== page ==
Top 5 wildlife experiences in Greenland
1. Humpback whale
Humpback whales migrate to the cooler waters of the Arctic to feed each year. It’s a mammoth journey, often spanning thousands of miles (and all at traveling just a few miles per hour). That’s probably why humpbacks like to blow off a bit of steam in Greenland. Around Aasiaat, Qeqertarsuaq and Sisimiut between April and November it’s not an uncommon sight to see a 30-tonne humpback leaping clear out of the water.
In the Middle Ages, Inuits and Norse tribesmen would trade narwhal horns for fabulous sums (they were the marine equivalent of a unicorn). Thankfully the horn trade is over and these beautiful toothed whales can swim and eat in peace. They’re usually found in Melville Bay and around Qaanaaq, where their spiralling three-metre tusk can be seen poking through the surface of the water.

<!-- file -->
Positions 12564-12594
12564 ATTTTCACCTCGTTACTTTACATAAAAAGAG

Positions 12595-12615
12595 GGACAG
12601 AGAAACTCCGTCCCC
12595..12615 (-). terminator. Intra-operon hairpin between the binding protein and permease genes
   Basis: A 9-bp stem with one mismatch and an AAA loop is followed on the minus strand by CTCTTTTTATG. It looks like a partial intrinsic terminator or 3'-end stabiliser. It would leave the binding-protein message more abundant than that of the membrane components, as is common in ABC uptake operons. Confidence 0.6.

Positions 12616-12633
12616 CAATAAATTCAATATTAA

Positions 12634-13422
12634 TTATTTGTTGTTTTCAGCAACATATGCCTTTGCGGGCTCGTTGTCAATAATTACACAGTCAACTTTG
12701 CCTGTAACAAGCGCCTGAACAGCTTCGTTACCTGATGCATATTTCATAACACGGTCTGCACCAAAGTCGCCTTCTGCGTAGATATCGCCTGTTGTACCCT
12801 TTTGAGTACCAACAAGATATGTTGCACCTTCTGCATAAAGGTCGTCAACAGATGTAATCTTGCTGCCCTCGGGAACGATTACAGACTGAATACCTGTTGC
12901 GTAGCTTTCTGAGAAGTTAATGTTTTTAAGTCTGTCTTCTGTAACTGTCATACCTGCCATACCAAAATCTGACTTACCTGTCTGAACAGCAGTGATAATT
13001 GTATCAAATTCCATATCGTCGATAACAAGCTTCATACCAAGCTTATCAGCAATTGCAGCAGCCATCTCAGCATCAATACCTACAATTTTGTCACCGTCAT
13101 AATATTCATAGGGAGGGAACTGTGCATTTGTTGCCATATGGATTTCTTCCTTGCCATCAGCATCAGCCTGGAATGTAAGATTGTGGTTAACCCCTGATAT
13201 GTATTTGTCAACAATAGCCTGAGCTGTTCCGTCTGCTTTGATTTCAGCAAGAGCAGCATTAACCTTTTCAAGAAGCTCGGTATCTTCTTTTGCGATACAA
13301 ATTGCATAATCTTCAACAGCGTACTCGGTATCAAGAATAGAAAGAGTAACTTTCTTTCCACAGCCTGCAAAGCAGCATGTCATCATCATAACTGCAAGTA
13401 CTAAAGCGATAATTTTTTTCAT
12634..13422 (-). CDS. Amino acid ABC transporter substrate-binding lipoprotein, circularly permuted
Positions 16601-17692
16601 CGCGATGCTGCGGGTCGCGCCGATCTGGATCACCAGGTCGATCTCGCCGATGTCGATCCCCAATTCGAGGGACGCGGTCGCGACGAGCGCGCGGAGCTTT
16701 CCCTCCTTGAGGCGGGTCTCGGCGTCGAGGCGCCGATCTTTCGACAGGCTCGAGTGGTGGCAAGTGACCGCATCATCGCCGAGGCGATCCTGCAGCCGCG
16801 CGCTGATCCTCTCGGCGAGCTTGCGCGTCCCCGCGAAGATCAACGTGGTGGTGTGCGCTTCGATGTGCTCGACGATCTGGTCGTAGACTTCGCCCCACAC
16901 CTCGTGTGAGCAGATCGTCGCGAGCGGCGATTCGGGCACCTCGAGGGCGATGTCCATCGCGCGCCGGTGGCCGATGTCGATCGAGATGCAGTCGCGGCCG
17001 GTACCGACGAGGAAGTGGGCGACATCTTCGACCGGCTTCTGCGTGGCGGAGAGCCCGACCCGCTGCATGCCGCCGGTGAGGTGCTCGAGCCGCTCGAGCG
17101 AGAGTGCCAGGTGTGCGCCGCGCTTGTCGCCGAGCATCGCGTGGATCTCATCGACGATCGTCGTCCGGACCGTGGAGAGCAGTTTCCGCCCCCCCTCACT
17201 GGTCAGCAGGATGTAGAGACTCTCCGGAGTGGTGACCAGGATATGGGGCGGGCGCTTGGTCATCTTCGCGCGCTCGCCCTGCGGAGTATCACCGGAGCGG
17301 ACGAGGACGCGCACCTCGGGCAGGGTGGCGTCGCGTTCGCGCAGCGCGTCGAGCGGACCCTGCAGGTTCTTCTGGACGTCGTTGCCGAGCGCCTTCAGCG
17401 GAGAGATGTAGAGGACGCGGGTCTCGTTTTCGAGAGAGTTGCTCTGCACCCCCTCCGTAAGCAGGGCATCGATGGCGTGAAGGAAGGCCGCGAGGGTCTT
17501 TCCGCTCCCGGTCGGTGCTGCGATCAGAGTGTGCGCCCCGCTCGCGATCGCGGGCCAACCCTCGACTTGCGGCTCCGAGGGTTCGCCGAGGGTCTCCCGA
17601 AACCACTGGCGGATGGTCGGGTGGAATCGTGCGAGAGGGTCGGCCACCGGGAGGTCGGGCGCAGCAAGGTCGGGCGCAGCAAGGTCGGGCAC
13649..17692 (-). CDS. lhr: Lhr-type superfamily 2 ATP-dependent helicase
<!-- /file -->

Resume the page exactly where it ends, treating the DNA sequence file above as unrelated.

3. Polar bear
This is the world’s largest land predator, and the chances of seeing one increase when you’re on the water. Cruising along the coast of west or north-east Greenland is your best shot at spotting one of these creatures, but don’t hold your breath – they can be quite aloof. But the good news is that if they are out there, they are quite easy to see due to their off-white fur standing out against the snow-white ice.
4. Arctic fox
Technically there are two types of Arctic fox in Greenland – the classic white and the blue. Both species change color depending on the season in order to blend in with the rocky landscape and the polar ice sheet. Arctic foxes live on an almost exclusive diet of lemmings – so when lemming populations drop, so do the number of foxes. Thankfully numbers are strong, and the Arctic fox isn’t a threatened species.
5. White-tailed eagle
Don’t forget to look up every now and then: Greenland has a huge and colorful variety of birdlife. The biggest and most striking bird is the white-tailed eagle (known as the nattoralik in Greenlandic). You’ll usually find them circling along the west coast down to Cape Farewell, hoping to find a cod, char or smaller sea bird to stoop. These birds are as rare as they are beautiful, and are officially a protected species in Greenland.